For more information on the absolutely non-partisan, completely fair minded Microsoft effort, you can visit the website.

The group “Protect Democracy” was founded by a pair of Obama White House lawyers, one of whom during his college days helped found “Law Students Against Alito,” also claims to be non-partisan. Here is how it defines “The Threat” to democracy on is website:

These global trends impacting the entire democratic world, when combined with our own governance structures and history of white supremacism, have resulted in an amplification of the power of an anti-democratic, illiberal, and bigoted faction in our society that has always existed. That faction, first through Trump’s presidency and now through the political party it has largely captured…

Non-partisan, indeed If you want, you can check out the website.

Then there is Securing our Digital Future, an effort of Foreign Policy magazine. With a contributor list that reads like a parody of internationalism, the policies suggested essentially espouse the idea of saving democracy by killing freedom. One writer, Matt Masterson of the Stanford Internet Observatory (that’s what it is actually called), states that the “onslaught of misinformation” that started in 2016 has caused people to mistrust institutions before noting that the 2020 election was the most secure in modern American history.

To continue to protect democracy, Masterson suggests, in part, the following:

Accountability for those who knowingly spread disinformation to achieve their political or financial goals. Allies in democracy must identify, call out and collectively respond to adversaries’ attempts to destroy democratic institutions. This can encompass political accountability at the ballot box, as well as professional accountability, such as the loss of a law license for using the court to further disinformation, or the loss of financial support by refusing to do business with those funding the attacks.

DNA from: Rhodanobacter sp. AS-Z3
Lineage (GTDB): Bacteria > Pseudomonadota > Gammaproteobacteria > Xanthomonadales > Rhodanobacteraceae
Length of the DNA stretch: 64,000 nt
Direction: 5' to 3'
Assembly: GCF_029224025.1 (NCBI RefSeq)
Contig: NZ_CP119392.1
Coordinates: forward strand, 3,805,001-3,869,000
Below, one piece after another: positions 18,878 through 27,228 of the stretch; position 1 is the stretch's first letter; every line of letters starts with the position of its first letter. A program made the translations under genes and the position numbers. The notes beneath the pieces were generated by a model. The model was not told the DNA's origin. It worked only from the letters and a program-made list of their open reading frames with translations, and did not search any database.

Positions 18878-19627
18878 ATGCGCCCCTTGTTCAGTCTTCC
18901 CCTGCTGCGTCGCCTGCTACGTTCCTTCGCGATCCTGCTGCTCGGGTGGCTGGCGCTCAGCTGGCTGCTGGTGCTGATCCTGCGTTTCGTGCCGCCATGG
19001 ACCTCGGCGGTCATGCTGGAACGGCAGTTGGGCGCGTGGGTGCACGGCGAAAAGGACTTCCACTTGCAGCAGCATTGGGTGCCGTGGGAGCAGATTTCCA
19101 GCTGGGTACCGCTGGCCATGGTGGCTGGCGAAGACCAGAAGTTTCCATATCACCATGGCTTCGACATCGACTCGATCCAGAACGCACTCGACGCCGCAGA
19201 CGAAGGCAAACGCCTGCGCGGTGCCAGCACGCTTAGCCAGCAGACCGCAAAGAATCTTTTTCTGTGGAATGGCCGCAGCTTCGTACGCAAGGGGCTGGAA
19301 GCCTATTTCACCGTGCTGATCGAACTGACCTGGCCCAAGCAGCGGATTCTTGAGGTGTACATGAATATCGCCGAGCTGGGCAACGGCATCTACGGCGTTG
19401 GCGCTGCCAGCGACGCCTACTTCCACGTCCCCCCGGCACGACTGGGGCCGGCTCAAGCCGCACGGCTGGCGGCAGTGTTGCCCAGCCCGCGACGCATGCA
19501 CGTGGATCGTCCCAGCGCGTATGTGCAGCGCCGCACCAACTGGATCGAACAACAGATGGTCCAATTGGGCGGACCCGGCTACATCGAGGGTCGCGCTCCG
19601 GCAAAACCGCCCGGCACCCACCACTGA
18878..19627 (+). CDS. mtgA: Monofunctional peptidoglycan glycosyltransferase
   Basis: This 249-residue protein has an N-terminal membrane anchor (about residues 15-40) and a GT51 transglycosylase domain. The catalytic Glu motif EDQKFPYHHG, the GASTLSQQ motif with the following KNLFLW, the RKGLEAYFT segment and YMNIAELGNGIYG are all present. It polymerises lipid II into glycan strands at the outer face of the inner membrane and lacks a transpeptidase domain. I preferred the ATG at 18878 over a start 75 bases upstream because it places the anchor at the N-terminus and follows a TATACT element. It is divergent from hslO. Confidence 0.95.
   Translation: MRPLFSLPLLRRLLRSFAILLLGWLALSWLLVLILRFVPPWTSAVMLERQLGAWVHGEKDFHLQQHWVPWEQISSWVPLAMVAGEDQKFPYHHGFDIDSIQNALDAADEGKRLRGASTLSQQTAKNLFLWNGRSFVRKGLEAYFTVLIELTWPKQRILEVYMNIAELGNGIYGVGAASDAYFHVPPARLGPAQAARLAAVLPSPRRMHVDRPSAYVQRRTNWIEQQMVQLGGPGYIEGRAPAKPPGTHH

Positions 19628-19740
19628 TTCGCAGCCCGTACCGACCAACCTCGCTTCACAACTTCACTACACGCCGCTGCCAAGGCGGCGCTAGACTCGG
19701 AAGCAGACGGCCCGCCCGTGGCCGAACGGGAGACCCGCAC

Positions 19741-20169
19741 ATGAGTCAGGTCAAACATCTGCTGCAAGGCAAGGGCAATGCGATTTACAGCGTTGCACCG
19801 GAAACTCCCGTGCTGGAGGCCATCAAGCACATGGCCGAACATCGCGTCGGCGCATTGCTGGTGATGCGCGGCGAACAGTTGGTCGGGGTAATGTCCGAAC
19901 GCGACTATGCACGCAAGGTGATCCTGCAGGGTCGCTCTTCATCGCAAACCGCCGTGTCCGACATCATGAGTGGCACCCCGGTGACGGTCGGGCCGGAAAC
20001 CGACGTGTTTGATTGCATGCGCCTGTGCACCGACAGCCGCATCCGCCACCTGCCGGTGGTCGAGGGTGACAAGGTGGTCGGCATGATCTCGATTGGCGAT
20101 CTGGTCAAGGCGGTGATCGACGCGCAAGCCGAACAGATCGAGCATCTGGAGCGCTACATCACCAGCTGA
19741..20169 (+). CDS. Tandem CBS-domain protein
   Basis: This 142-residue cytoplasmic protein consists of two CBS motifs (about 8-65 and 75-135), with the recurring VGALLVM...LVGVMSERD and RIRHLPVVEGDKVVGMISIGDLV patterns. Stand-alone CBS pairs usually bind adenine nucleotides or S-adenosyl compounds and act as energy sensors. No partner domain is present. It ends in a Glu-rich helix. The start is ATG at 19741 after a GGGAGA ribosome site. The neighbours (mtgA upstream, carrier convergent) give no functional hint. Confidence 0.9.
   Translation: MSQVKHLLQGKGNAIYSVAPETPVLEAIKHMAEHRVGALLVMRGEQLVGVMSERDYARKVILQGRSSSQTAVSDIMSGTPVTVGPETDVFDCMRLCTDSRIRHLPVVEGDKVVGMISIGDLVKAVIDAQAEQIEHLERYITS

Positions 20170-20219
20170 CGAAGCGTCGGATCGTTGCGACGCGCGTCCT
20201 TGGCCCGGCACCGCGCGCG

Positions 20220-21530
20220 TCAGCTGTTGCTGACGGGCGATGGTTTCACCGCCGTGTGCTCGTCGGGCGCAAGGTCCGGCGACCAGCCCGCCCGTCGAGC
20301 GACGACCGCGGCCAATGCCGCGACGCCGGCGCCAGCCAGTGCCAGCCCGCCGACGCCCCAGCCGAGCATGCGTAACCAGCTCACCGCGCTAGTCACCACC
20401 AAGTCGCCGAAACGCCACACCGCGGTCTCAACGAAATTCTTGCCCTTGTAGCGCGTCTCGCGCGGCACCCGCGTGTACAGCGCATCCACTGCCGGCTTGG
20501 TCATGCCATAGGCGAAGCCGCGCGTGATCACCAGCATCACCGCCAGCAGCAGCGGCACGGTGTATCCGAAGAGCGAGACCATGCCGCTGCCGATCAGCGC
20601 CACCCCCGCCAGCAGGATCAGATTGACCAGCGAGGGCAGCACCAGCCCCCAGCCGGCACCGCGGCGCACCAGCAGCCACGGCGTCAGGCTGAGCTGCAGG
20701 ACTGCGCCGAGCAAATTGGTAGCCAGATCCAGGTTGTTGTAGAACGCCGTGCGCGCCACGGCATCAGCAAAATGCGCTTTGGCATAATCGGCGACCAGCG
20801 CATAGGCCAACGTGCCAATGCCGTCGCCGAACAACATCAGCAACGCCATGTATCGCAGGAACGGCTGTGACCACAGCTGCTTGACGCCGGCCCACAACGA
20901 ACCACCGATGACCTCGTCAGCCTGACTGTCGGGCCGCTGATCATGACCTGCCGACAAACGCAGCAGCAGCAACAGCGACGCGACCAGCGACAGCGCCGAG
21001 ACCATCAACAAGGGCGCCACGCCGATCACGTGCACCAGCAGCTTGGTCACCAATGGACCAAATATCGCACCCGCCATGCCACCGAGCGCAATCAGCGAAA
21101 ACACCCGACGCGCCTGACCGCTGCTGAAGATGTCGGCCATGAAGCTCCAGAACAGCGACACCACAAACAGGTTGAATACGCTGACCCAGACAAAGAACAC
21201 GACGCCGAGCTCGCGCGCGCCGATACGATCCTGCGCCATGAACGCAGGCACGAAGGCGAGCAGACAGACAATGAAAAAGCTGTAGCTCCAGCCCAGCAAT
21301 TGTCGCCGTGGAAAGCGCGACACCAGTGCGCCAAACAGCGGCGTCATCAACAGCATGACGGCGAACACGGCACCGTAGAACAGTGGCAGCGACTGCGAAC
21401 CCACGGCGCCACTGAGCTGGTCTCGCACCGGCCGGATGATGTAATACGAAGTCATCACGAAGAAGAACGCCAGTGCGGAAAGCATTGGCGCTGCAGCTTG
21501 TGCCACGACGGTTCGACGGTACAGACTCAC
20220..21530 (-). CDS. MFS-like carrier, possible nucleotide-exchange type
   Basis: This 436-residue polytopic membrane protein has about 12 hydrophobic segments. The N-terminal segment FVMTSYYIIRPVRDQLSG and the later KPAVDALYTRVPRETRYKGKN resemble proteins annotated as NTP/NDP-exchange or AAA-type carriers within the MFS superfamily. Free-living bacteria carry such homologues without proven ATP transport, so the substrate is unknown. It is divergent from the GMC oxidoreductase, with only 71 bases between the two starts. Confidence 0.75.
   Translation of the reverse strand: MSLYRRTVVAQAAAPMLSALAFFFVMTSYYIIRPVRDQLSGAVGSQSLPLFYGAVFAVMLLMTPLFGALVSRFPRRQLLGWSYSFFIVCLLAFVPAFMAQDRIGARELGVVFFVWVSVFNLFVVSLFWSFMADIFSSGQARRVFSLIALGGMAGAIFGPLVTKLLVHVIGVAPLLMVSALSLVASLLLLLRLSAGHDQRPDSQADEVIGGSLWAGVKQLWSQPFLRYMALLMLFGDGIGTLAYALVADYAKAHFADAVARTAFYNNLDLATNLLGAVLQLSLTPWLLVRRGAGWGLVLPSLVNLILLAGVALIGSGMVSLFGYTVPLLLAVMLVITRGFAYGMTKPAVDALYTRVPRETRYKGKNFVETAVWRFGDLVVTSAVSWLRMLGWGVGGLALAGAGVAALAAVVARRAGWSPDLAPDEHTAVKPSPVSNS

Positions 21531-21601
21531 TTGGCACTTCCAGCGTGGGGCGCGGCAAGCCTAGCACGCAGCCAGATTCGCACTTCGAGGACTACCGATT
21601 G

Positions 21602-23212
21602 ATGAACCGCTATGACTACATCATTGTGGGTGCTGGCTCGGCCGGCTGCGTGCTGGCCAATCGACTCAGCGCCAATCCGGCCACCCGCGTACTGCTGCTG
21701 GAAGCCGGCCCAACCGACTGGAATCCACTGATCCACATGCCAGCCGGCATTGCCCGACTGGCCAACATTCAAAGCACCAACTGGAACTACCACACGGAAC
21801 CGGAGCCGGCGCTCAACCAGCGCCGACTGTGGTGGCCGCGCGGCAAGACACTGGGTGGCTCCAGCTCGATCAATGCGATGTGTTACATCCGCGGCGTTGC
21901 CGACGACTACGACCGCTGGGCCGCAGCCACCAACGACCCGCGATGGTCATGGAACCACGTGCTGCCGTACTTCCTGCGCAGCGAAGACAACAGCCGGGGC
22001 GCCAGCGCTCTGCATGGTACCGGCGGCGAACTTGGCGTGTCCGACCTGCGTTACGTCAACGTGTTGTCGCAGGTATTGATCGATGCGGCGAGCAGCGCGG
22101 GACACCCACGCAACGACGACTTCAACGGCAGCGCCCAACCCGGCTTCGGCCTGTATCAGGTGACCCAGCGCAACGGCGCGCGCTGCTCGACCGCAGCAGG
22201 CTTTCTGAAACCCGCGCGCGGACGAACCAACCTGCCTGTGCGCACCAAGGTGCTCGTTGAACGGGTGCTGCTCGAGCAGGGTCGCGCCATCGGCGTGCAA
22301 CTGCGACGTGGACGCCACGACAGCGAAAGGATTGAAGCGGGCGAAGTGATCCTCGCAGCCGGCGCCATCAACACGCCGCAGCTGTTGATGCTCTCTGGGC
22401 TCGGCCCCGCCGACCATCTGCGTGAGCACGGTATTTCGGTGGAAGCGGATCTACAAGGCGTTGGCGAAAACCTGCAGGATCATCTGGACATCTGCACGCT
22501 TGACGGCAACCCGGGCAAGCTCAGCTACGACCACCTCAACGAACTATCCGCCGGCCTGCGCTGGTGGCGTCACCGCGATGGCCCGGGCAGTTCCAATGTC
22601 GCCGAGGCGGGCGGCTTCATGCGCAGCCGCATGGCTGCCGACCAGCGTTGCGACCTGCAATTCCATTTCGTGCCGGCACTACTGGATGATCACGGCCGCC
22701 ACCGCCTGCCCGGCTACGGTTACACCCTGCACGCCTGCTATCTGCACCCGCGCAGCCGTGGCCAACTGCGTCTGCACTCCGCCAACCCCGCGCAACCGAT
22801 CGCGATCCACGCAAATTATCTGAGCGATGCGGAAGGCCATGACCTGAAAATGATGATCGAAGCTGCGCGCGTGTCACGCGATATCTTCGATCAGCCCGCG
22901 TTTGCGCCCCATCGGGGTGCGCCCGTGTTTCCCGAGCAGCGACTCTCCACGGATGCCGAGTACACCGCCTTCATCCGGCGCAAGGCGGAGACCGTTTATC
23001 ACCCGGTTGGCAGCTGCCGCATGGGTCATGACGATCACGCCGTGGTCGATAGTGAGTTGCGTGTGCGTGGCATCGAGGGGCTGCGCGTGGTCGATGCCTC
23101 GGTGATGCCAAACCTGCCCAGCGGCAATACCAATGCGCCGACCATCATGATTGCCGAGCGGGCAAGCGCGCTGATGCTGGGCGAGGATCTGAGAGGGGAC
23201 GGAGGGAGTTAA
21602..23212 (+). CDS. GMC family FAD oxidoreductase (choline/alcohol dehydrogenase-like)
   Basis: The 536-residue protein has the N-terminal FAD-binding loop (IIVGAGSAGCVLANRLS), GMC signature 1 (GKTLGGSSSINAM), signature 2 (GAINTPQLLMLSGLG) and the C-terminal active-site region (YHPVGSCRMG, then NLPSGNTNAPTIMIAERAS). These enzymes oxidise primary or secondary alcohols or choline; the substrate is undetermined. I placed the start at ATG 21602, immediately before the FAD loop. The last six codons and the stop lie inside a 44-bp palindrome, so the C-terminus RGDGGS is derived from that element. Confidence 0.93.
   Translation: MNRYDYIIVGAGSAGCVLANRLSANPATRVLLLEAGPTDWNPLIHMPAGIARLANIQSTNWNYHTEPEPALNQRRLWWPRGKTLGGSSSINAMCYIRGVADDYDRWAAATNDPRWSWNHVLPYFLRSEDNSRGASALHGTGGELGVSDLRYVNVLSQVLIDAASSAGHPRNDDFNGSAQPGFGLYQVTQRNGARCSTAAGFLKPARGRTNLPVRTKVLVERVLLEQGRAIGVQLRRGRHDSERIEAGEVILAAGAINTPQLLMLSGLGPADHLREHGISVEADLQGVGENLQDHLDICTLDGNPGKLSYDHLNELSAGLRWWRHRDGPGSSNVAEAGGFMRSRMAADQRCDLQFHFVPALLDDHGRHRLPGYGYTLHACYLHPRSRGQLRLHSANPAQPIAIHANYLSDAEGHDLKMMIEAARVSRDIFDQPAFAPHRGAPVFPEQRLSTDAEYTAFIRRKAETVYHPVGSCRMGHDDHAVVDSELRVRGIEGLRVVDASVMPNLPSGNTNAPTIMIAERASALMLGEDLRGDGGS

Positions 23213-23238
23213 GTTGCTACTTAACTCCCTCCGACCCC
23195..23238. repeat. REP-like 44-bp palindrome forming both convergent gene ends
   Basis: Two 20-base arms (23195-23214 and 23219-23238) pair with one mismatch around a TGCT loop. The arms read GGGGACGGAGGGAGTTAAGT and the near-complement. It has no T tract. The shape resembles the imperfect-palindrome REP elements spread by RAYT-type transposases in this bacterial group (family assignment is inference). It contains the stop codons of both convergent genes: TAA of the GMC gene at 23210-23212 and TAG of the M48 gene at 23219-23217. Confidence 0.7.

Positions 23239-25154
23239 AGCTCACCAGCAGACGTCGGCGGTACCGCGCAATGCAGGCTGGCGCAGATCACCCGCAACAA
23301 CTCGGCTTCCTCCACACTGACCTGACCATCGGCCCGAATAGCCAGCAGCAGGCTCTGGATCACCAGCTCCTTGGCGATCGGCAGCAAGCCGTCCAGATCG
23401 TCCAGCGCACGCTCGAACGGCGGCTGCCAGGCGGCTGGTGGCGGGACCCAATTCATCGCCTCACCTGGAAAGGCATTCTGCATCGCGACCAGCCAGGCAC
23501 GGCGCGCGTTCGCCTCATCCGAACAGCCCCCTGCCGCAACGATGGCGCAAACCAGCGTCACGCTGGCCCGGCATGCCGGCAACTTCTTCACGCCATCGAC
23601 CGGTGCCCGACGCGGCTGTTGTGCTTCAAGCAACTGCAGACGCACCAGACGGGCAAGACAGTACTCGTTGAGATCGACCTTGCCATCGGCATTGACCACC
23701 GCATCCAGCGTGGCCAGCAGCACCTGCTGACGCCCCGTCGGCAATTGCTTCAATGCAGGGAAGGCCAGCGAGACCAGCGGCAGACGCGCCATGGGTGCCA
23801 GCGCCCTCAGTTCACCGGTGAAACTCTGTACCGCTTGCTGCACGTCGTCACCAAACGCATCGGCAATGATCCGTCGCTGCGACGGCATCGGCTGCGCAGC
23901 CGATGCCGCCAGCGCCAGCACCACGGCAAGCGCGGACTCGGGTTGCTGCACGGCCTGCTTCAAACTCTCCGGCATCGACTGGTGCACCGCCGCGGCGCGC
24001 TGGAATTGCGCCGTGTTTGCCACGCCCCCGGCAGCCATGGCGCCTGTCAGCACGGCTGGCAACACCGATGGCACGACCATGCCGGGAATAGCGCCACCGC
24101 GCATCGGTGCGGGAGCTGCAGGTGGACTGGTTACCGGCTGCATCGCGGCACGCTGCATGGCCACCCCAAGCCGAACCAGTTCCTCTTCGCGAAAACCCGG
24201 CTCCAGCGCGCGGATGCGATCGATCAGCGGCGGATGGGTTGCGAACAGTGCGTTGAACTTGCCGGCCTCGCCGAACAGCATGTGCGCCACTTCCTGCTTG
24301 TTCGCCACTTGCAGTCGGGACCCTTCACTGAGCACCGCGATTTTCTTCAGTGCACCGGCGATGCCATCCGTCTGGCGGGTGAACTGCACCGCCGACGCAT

The term was recently employed by the New York Times when announcing the hiring of Ken Bensinger to report on “conservative” media and ideas and such. Putting aside for the moment that he was the reporter that foisted the Fusion GPS Steele Dossier onto the public, the Times’ own reasoning for the hire is telling:

“…Ken’s new beat, filled as it is with people who reject mainstream narratives and question the institutions that hold up our democracy (emphasis added). Understanding the way information is developed, circulated and absorbed on the right is vital at this precarious moment…,” stated the Times in its announcement.

Nancy Pelosi, Joe Biden, MSNBC, AOC, CNN, Liz Cheney, etc., etc., ad infinitum have all used – may even be using it right now – the term “protect our democracy” and all, whether putatively right or left, mean it the same way – their democracy. But that is a democracy that, with apologies to the Washington Post, thrives in darkness and is protected by the prosperity and silence and loyalty of its members, a political code of Omerta that must be kept at all costs.

Our democracy, indeed.

The Colorado decision will almost certainly be overturned by the Supreme Court, but for “protectors of our democracy” that is not such a bad thing – it will give them an election hammer point: see, the Supreme Court bad, just like with abortion, and needs to be abolished…wait, reformed and expanded to include every proper viewpoint.

As the media will play along with this, it is yet another “Heads I win, tails you lose” political shell game being played to keep Trump – or anyone who threatens the Deep State, the “own nothing and be happy” drivers of the world, or the global nomenklatura – away from the levers of power,

It should not have happened, but what could happen has now happened.

And we will never be the same.

Republished from the author’s Substack

Published under a Creative Commons Attribution 4.0 International License
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Thomas Buckley is the former mayor of Lake Elsinore, Cal. and a former newspaper reporter. He is currently the operator of a small communications and planning consultancy.